Union learning fund under threat

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A union-led workplace education and training programme with over 1.57 million learners in the last nine years is under the spotlight as this week’s public spending review promises further cuts.

The Union Learning Fund (ULF) is managed by the Trades Union Congress and provides courses and qualifications in everything from health and safety to communication skills and mentoring apprentices.

Total ULF funding in 2014-15 was £17.5 million, of which £15.3 million came from central government.

The ULF is complemented by union learning reps. Elected by colleagues and recognised by their employer, they promote learning in the workforce and identify training needs.

Onsite learning

Bob Holt began driving for First Bus UK in Cheetham, Manchester 37 years ago. When one of the First Bus directors proposed to Unite – the union that represents most workers at the company – that it open an onsite learning centre, Holt, a lifelong trade unionist, and his colleague Paul Brown successfully stood for election as union learning reps.

“I knew that many employees had great potential and just needed some encouragement to get back into learning,” said Holt. “So that I could provide training I undertook many courses myself at various levels including literacy, numeracy and English as a second language (ESOL). ESOL was important as many migrant workers have come to work on the buses and have done jobs that otherwise would remain very difficult to fill.

“The directors suggested Saturday morning sessions and my colleagues, Paul Brown, Stuart Smith and myself, ran the sessions over many weeks.”

Among those to benefit were Gosia Piasecka and Jola Jodlowwska who came to Manchester from Poland in the middle of the last decade as they sought to find work at a time of high unemployment at home.

Both women started as cleaners with First Bus and attended the ESOL classes. Jodlowwska said: “The courses were good fun as the learning environment is very relaxed. I was encouraged by other workers to do the training as they all stressed how learning is a big part of workplace activities here and the courses are arranged around your shifts.”

Piasecka added: “The courses have helped me to integrate into the local community and mean I no longer require a translator at the doctor’s or bank.

“Bob has helped make the learning centre a place people want to visit, to attend classes, use the computers and improve their skills and education. He has personally helped many people including me.”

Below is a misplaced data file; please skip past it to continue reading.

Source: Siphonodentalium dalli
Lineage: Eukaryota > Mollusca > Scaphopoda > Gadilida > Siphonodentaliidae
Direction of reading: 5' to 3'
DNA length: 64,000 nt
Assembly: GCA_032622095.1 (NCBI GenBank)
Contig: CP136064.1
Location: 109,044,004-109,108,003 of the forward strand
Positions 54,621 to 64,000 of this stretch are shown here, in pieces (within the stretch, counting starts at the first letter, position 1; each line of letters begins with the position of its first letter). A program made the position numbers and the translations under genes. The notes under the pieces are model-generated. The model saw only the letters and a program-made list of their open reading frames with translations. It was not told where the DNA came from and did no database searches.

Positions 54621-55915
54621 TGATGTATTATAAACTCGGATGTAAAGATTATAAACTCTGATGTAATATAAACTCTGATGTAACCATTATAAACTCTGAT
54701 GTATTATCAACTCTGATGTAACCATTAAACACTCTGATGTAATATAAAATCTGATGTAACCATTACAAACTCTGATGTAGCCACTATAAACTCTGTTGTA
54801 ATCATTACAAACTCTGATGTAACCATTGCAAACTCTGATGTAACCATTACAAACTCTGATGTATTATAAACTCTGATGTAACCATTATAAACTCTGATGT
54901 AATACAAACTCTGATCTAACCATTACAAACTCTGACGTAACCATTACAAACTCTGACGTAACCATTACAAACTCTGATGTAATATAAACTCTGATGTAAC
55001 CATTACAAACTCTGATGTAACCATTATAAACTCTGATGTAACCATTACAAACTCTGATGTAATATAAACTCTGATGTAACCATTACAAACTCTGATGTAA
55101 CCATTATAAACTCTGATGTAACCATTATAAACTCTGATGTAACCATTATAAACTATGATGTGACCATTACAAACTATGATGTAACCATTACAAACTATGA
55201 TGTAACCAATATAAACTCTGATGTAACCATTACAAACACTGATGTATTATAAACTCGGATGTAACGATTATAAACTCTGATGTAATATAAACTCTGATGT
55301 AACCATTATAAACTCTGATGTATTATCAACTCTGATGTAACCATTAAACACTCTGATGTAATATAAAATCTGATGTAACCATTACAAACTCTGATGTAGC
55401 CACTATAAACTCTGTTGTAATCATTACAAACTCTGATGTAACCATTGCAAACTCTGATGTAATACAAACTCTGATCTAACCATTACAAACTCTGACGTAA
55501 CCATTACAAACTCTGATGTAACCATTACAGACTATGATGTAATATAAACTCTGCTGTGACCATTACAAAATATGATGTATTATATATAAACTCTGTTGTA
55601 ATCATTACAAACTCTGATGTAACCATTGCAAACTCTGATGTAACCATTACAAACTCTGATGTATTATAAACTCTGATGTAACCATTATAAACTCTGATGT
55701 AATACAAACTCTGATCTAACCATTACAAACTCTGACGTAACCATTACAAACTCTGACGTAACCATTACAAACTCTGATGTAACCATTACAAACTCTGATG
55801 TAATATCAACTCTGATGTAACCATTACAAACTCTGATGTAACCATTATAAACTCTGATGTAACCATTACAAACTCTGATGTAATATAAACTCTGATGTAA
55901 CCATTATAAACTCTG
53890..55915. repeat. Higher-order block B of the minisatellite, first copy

Boosting morale

First Bus has recognised Holt’s efforts by making him a project worker for lifelong learning, responsible for the oversight of nine union learning centres in its Manchester depots.

Piasecka has also gone on to do well at her workplace, achieving English and maths Level 2 City and Guilds and an initial teacher training qualification. After qualifying as a driver she has been seconded to providing NVQ training to more than 40 First Bus employees.

British workers at First Bus have also benefited from the ULF. Stephan Ralph, who left college early and began working at First Bus’s Heywood depot as a driver in 2005, said: “I wanted to earn a living but when I saw the union learning centre that was backed by the company at Bury it encouraged me back into education as it was built around my work and it was easily accessible.”

Ralph became a union learning rep himself and in 2012 gained a first class degree in education and inclusion from Liverpool Hope University.

“I believe that if the initial development had not taken place at work I would never have got my degree and improved my career,” said Ralph, who is now employed by First Bus as a performance manager. He said he is “keen to see other employees undertake training both for their own benefit and the company’s, as it increases people’s morale, which must be good for their health, wellbeing and workplace performance”.

Future unknown

Clare Quinton, human resources business partner at brewing company Molson Coors (UK) acknowledged the value of union-led workplace learning. She said: “The learning agreement we signed with Unite is a great example of a win-win situation for both the company and the employees. The employee benefits from the opportunity to improve their skills, while the company will reap the rewards in terms of engagement and increased confidence.”

According to Kenny Barron, head of lifelong learning at Unite: “The ULF is crucial to ensure that thousands of workers and their families can access learning opportunities to embark on a learning journey. It will be a big blow if there are cuts to funding.”

A spokesperson for the Department for Business and Industry, which funds the Union Learning Fund, said: “We recognise its potential to support employees in the workplace. An exercise to evaluate bids for the 2016-17 funding period has just been concluded and we hope to announce the results by the end of the year. Decisions will be dependent on the outcome of the spending review.”

Photo: Stephan Ralph (left), Jola Jodlowwska, Gosia Piasecka and Bob Holt

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